• “12. Staff and other adults working within the setting are clear about procedures where they are concerned about the safety of a child and there is a named and designated lead whose role is effective in pursing concerns and protecting children.”
    • Kent County Council recommends that schools nominate a designated lead for online safety to coordinate whole school e-Safety approaches and act as the lead for dealing with e-Safety issues that arise. The person who is appointed as the e-Safety lead does not need to have vast technical knowledge as online safety is not a technical role/responsibility; however it would be helpful if they had some basic knowledge and understanding of technology. To assist them they should access appropriate training to ensure they have a higher level of expertise which can then be shared and cascaded with other staff accordingly.
    • Is it recommended that the e-Safety coordinator should be a member of the school Senior Leadership Team due to the requirements and expectations of the role (they need to be able to direct school resources and attend appropriate meetings where there is a concern) and to ensure that e-Safety is given strategic consideration across all areas of the school.
    • It is usually recommended that schools elect the designated child protection coordinator (DCPC) as the e-Safety lead/coordinator as e-Safety concerns may often cross the Child Protection threshold. Some schools will chose to elect another member of staff but the DCPC must always be made aware of and involved with any disclosures or incidents and capture and record e-Safety concerns, whole staff training etc.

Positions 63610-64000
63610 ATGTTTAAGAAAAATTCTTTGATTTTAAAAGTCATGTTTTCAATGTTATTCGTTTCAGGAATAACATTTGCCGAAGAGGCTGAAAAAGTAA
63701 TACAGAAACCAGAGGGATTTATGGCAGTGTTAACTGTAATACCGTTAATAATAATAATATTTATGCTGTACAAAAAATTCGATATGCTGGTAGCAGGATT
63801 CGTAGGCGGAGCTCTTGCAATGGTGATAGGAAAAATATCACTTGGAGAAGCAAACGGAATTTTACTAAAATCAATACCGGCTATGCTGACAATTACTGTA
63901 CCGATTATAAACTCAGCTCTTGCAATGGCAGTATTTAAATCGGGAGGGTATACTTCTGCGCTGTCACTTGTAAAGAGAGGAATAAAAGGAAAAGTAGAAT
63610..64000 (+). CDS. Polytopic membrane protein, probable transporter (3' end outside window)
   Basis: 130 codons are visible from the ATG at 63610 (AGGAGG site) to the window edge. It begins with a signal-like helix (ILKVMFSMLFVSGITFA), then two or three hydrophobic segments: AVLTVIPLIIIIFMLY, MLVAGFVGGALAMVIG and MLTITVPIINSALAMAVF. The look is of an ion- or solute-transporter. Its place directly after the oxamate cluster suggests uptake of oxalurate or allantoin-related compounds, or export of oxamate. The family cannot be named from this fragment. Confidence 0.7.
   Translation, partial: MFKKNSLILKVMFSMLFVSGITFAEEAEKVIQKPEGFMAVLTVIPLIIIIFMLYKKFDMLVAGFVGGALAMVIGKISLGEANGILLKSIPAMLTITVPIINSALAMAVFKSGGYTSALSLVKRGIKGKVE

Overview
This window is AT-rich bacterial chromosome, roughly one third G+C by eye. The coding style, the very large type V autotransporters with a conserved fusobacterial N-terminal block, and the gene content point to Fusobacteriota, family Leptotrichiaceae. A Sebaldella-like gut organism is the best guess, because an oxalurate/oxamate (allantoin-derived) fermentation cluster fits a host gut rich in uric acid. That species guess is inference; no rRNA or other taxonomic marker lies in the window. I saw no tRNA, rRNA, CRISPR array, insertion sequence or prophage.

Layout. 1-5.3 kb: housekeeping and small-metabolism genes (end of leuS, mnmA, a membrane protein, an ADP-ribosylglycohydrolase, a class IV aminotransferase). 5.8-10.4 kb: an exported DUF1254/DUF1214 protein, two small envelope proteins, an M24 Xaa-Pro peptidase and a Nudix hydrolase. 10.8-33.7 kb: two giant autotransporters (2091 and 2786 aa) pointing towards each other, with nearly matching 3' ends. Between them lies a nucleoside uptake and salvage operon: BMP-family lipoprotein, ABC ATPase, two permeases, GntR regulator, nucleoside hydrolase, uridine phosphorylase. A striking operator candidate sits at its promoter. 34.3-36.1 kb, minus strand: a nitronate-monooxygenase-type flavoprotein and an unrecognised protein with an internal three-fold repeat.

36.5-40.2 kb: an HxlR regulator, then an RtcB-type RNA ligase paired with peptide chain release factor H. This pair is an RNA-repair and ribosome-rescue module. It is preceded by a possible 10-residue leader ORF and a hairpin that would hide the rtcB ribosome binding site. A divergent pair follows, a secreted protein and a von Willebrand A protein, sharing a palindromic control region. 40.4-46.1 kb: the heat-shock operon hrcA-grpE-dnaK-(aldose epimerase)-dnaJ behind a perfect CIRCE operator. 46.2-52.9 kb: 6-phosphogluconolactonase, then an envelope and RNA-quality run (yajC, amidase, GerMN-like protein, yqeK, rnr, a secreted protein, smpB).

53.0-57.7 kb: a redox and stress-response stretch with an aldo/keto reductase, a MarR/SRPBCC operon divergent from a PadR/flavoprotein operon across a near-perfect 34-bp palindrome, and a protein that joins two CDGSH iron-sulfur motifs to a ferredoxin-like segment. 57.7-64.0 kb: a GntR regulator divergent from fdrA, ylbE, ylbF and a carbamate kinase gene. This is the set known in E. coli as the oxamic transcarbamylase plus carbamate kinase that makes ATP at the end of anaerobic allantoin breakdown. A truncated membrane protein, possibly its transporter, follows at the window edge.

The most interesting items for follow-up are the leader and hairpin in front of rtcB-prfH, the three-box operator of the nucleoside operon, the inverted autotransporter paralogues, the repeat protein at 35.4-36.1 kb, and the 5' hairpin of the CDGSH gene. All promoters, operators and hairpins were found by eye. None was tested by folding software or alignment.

• Many schools are choosing to support the role of the e-Safety coordinator by setting up e-Safety groups, teams or committees who can support the e-Safety lead and share workloads and tasks. These teams involve key stakeholders including relevant members of staff, pupils and parents. This means that key members of the community are involved in developing the ethos and in establishing a whole school approach to e-Safety.

 

  • “13. Children can identify a trusted adult with whom they can talk about any concerns. They report that adults listen to them and take their concerns seriously.”
    • This will include online safety. The fear of losing internet privileges or not being taken seriously (e.g. being told to not using the internet or that staff/parents don’t “understand” or see the point of social networking, gaming or chat sites and apps) can be a common reason why children and young people don’t speak to adults about problems online. If staff ignore or fail to acknowledge the advances in technology then they will be ignoring a major part of pupil’s lives. If schools are to understand children and help children then they must acknowledge and understand the true nature of the world in which they live.

 

  • Children are protected and helped to keep themselves safe from bullying, homophobic behaviour, racism, sexism and other forms of discrimination. Any discriminatory behaviours are challenged and help and support is given to children about how to treat others with respect.”
    • This will include online bullying (cyberbullying) and also online discrimination, including homophobic, racist and sexist comments.

 

  • Adults understand the risks posed by adults or young people who use the internet to bully, groom or abuse children and have well-developed strategies in place to keep children safe and to support them in learning how to keep themselves safe. Leaders oversee the safe use of electronic and social media when the children are on site and take action immediately if they are concerned about bullying or risky behaviours.”